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Pheochromocytoma presenting as recurrent urinary tract infections : a case report

  • Roisin T Dolan1, 2Email author,
  • Joseph S Butler1,
  • Gerard P McEntee1 and
  • Maria M Byrne2
Journal of Medical Case Reports20115:6

Received: 5 February 2010

Accepted: 12 January 2011

Published: 12 January 2011



Pheochromocytomas are rare, potentially fatal, neuroendocrine tumors of the adrenal medulla or extra-adrenal paraganglia. Their clinical presentation varies greatly from the classic triad of episodic headache, diaphoresis and tachycardia to include a spectrum of non-specific symptomatology.

Case presentation

A 43-year-old Caucasian woman was referred to us from primary care services with a three-month history of recurrent urinary tract infections on a background of hypertension, latent autoimmune diabetes of adulthood and autoimmune hypothyroidism. At 38 years she required insulin therapy. Despite medication compliance and dietary control, she reported a recent history of increased insulin requirements and uncontrolled hypertension with concomitant recurrent urinary tract infections. A renal ultrasound examination, to rule out underlying renal pathology, revealed an incidental 8cm right adrenal mass of both solid and cystic components. A subsequent computed tomography of her abdomen and pelvis confirmed a solid heterogeneous mass consistent with a pheochromocytoma. There were no other features suggestive of multiple endocrine neoplasia. Urinary collection over 24 hours revealed grossly elevated levels of catecholamines and metabolites. Following an open right adrenalectomy, our patient's insulin requirements were significantly reduced and her symptoms resolved. Two weeks post-operatively, an iodine-131-metaiodobenzylguanidine scintigraphy was negative for residual tumor and metastatic disease. Urinary catecholamine and metabolite concentrations were within the normal range at a follow-up six months later.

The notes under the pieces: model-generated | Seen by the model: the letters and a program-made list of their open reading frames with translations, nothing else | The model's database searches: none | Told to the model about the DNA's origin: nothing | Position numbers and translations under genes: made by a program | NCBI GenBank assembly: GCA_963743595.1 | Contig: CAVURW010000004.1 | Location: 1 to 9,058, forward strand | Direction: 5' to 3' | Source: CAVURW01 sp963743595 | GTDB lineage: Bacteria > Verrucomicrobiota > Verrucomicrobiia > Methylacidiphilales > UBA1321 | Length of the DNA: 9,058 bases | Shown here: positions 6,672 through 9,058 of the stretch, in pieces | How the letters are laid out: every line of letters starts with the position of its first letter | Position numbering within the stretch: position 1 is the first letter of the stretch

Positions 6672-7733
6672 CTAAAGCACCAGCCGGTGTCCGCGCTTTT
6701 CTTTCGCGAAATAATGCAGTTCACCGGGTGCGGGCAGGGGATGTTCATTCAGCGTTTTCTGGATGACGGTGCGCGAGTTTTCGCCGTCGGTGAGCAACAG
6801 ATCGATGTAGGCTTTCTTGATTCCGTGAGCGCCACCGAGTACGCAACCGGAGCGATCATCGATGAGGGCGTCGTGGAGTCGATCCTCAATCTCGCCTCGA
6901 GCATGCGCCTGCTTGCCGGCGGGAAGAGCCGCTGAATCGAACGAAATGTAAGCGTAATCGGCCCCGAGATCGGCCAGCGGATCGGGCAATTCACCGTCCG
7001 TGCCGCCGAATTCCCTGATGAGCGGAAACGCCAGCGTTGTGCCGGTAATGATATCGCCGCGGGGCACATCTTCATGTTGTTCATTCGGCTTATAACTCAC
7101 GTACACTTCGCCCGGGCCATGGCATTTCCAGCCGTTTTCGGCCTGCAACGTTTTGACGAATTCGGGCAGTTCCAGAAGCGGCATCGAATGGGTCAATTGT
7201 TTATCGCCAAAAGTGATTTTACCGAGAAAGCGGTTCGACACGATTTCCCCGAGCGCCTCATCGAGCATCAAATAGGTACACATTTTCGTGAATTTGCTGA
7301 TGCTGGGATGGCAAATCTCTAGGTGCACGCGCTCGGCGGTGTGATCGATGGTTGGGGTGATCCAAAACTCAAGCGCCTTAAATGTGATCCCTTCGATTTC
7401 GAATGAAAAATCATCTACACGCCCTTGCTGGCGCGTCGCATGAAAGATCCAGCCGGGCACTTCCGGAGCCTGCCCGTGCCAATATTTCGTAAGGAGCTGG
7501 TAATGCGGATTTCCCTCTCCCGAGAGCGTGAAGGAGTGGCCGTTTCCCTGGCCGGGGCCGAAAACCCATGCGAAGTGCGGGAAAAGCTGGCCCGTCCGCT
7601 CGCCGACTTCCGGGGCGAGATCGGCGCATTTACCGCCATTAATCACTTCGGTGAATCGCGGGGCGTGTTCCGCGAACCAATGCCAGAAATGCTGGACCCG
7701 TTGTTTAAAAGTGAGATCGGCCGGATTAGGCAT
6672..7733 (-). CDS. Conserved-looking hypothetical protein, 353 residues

Pheochromocytoma is a rare catecholamine-producing tumor requiring a high index of suspicion for early diagnosis. Our case report serves to highlight the importance of considering pheochromocytoma as a differential diagnosis in the atypical setting of recurrent urinary tract infections and concomitant autoimmune disease.


Pheochromocytoma is a rare, insidious adrenal medullary neuroendocrine tumor representing approximately 5% of adrenal incidentalomas [1]. It is a sympathetic paraganglioma of chromaffin cell origin and catecholamine hypersecretion is a common clinical manifestation [2, 3]. Today, 25% of all pheochromocytomas are discovered incidentally during imaging studies for unrelated disorders.

Clinical awareness of the variable manifestations of this insidious tumor is key for early diagnosis and optimal patient management. Clinical presentation varies from the classic triad of episodic headache, diaphoresis and tachycardia to include a spectrum of non-specific symptomatology. Despite improved diagnostic techniques, there remains an approximate delay of three years between initial symptoms and a final diagnosis.

We discuss an atypical case of a 43-year-old woman presenting with recurrent urinary tract infections in the setting of an undiagnosed pheochromocytoma. We review the contribution of catecholamine hypersecretion to patient symptomatology and the unique association of pheochromocytoma with other autoimmune endocrinopathies.